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Grote wird zu Winterkorn

by Roger Lanctot | 6月 28, 2019

 

Five years ago at the CeBIT Fair in Hannover, Germany, then Volkswagen Chairman of the Board Martin Winterkorn warned his listeners of the “Datenkrake” (Data Octopus) that was threatening to engulf the automotive industry. Winterkorn promised that Volkswagen would protect the privacy of its customers and secure their data against any threats.

Within a year and a half of this bold statement, Winterkorn was removed from his leadership position toppled by the diesel scandal still roiling the world’s largest car company. Ironically, it was Volkswagen’s surreptitious tinkering with vehicle data to defeat diesel emissions tests that brought him down.

Five years later, BMW’s Senior Vice President of Electronics Christoph Grote sounded a similar data protection alarm as Winterkorn while speaking at the Automobil Elektronik Kongress in Ludwigsburg this week. By now, though, it has become clear that Winterkorn’s mysterious Datenkrake is, in fact, Google. "BMW will never ever enter into a deal where you (suppliers or service providers in the audience) get our customer data and we get a discount," he vehemently advised the audience.

Grote is unlikely to face a fate similar to Winterkorn’s. Data privacy is a near obsession at BMW, though its data hygiene may not be as tidy as Grote would have us all believe.

Like a lot of car companies, if not most, BMW is collecting vehicle data.  The company uses the data to enhance its traffic and navigation routing and to capture scheduled and un-scheduled service opportunities, among other purposes.  Both of these applications are reasonably benign, if not taken for granted, by customers, but the process of opting in is less than obvious or explicit and the process of making customer data visible or available to the customer is opaque.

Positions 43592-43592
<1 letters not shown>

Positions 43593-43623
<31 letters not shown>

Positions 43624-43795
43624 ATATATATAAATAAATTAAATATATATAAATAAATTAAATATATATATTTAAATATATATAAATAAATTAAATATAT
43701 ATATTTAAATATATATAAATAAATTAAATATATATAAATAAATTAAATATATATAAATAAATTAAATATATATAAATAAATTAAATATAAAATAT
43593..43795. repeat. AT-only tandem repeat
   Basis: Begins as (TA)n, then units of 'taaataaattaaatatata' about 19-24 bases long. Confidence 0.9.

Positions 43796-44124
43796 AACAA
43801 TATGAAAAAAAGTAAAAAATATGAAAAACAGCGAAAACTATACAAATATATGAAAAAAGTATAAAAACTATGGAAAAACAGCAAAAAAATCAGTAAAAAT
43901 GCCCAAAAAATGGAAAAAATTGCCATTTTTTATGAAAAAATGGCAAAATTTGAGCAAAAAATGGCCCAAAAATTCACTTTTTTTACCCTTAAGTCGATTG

My own experience in the U.S., about which I have written in the past, includes BMW dealerships – my own – that have refused to share my own vehicle data with me. This is pretty basic stuff, but BMW still hasn’t sorted it out.

That being said, BMW has its own plans for collecting, anonymizing and aggregating vehicle data in partnership with Audi and Daimler. The program has at least two different manifestations: HERE’s Open Location Platform and BMW CarData, the latter solely for BMW vehicles.

With its co-ownership of HERE (with Daimler, Audi, Intel and other investors), BMW is promoting the concept of an anti-Google platform for collecting vehicle data. This platform is intended to be open to all auto makers, though the consortium has struggled to recruit additional car company participation. (It is worth noting that Intel has a stake in HERE and owns Mobileye which has its own REM - Road Experience Management – data gathering platform.)

BMW is on the right track, but Grote’s message has not evolved much from Winterkorn’s.  A more pointed and timely communication would be: “As an industry we cannot resolve the crisis of 1.3M annual highway fatalities individually. We must come together as an industry to build data sharing solutions and inter-vehicle communications with the goal of eliminating the upward spiral of car crashes and fatalities. We cannot do this alone and data is our friend.

Germany has a difficult history with data and privacy. Privacy need not be violated to save lives. We need to put the data boogie man back in his box. Data is not the enemy and privacy is not at risk.

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